The other custard pie we made is an old favorite, from an old favorite. Who remembers Willard Scott? He was the weatherman on the “Today” show, the guy who wished 100-year-olds a happy birthday.

Well, Willard is cousin to one of my best friends from college, and she gave me his 1986 cookbook, “Willard Scott’s All-American Cookbook.”

And in there is one of my husband’s favorite recipes, The Peanut Butter Cream Pie.

It does take several steps, but it has always baked up perfectly, and it’s not an overwhelming flavor of peanut butter. My husband is also a wonderful meringue maker, so this pie really shows off his skills, and he enjoys making it.

The Peanut Butter Cream Pie

1/4 cup creamy peanut butter

1/2 cup confectioner’s sugar

1 baked and cooled 9-inch pie crust

1 cup plus 4 Tbsp. granulated sugar

4 Tbsp. corn starch

1/4 tsp. salt

1 13-oz. can evaporated milk

4 large egg yolks, beaten

1 1/2 cups hot water

1/4 cup (1/2 stick) butter, softened

1 tsp. vanilla extract

4 large egg whites

1/4 tsp. cream of tartar

Preheat the oven to 350 degrees. Rub peanut butter and confectioner’s sugar between your fingers until they are crumbly and well combined. Spread in bottom of pie shell. Mix together 1 cup of the sugar, cornstarch and salt in a heavy saucepan. Whisk in the evaporated milk and egg yolks.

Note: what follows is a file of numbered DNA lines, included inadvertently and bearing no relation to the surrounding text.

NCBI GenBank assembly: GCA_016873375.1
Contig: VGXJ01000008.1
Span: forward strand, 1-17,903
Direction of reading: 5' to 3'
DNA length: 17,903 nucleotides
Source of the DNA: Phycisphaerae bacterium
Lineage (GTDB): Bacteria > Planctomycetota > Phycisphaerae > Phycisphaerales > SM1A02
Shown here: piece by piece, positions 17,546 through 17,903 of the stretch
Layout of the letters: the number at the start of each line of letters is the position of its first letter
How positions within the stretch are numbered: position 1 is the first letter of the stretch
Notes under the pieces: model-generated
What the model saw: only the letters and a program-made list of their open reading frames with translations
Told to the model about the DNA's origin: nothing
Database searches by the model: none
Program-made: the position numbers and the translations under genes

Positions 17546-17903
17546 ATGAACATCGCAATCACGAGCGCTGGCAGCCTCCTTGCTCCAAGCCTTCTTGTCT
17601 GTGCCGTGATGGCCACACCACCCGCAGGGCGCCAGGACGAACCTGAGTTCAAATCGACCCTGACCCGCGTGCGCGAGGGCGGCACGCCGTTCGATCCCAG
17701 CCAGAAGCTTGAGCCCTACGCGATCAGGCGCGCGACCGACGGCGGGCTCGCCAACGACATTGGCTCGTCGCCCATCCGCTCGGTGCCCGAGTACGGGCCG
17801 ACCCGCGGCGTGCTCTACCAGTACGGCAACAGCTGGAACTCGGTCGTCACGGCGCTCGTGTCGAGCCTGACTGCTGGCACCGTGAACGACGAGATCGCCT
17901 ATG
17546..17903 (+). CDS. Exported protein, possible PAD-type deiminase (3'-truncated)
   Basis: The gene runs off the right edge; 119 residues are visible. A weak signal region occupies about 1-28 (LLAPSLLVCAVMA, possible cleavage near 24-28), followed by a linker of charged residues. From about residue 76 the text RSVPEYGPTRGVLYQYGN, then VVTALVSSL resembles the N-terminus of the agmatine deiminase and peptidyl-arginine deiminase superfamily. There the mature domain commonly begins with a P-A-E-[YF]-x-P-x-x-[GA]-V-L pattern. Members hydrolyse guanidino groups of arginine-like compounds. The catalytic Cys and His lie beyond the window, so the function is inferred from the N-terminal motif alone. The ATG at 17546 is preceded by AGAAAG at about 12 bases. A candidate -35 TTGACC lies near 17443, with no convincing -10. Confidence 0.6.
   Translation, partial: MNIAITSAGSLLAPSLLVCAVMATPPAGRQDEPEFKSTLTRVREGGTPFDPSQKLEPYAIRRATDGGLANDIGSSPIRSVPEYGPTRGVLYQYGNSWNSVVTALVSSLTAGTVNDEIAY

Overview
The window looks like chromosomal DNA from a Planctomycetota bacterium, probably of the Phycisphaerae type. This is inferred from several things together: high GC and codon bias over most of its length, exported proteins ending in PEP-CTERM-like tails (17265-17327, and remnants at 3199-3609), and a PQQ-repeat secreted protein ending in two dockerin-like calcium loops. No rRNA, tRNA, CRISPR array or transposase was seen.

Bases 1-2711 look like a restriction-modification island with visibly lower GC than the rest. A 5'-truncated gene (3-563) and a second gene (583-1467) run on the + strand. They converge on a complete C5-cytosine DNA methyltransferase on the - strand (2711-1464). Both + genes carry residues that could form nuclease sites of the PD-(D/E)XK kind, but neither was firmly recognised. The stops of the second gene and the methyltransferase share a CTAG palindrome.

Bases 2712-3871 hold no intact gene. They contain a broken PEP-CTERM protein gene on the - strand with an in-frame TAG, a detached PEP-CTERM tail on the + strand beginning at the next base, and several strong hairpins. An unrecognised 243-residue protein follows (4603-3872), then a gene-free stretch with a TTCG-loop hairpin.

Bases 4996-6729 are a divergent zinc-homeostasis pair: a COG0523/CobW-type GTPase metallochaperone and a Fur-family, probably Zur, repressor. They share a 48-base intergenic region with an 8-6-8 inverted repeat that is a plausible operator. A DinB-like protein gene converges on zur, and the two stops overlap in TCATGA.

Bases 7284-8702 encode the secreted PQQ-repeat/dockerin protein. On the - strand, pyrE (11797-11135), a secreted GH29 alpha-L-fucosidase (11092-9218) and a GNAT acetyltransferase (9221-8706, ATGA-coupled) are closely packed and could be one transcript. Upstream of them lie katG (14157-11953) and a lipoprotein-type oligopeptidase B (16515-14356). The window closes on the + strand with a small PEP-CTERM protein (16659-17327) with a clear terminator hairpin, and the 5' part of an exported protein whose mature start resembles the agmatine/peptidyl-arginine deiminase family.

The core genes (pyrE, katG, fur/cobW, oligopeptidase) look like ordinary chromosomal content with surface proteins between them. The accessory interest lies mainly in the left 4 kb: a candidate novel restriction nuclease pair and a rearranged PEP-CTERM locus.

Place over medium heat and slowly whisk in the hot water. Cook, whisking constantly, until the mixture comes to a boil and thickens enough to stand a spoon in. Remove from heat and stir in the butter and vanilla. Beat until smooth. Pour the custard over the peanut butter mixture in the pie shell.

Beat the egg whites and cream of tartar until soft peaks form. Then beat in the remaining sugar 1 tablespoon at a time and continue beating until stiff but not dry. Spread the meringue over the custard filling, making sure to bring it all the way out to the crust. Bake for 10-15 minutes, or until the meringue has browned.

I hear a rumor that spring might stop by North Carolina one day. Nothing says spring to me more than lemon desserts. I think it’s the light brightness of the citrus that is so appealing. Eggs are very springy, too, so that’s another good reason for one more custard pie recipe, this one from Taste of Home:

Mom’s Lemon Custard Pie

1 cup sugar

1 Tbsp. butter, softened

2 large eggs, separated

1 cup milk

3 Tbsp. all purpose flour

1/8 tsp. salt

1/4 cup lemon juice

2 tsp. grated lemon zest

1 unbaked pie pastry (9 inches)

Whipped cream

Lemon slices

Preheat oven to 325 degrees. In a large bowl, beat sugar and butter until well blended. Add egg yolks, one at a time, beating well after each addition. Add milk, flour and salt; mix well. Stir in lemon juice and zest; set aside. In a small bowl, beat egg whites until stiff peaks form. Gently fold into lemon mixture.

Pour into pie shell. Bake 1 hour or until lightly browned and a knife inserted in the center comes out clean. Cool. Garnish with whipped cream and lemon slice, if desired. Store in the refrigerator.